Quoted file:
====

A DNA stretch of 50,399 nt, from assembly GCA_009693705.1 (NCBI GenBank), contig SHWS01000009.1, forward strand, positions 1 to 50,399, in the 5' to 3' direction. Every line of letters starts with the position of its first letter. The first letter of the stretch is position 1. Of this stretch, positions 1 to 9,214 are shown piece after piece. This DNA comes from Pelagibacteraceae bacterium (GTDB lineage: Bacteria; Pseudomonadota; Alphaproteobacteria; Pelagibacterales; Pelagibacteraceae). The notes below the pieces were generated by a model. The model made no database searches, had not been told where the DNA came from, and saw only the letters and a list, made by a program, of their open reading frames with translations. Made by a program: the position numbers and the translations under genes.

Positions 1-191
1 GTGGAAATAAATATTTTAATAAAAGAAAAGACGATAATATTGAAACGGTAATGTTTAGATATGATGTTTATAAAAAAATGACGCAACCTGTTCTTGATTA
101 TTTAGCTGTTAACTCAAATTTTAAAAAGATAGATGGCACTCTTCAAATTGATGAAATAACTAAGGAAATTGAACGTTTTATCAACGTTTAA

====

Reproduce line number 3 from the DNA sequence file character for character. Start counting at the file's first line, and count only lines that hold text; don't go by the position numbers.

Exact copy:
1 GTGGAAATAAATATTTTAATAAAAGAAAAGACGATAATATTGAAACGGTAATGTTTAGATATGATGTTTATAAAAAAATGACGCAACCTGTTCTTGATTA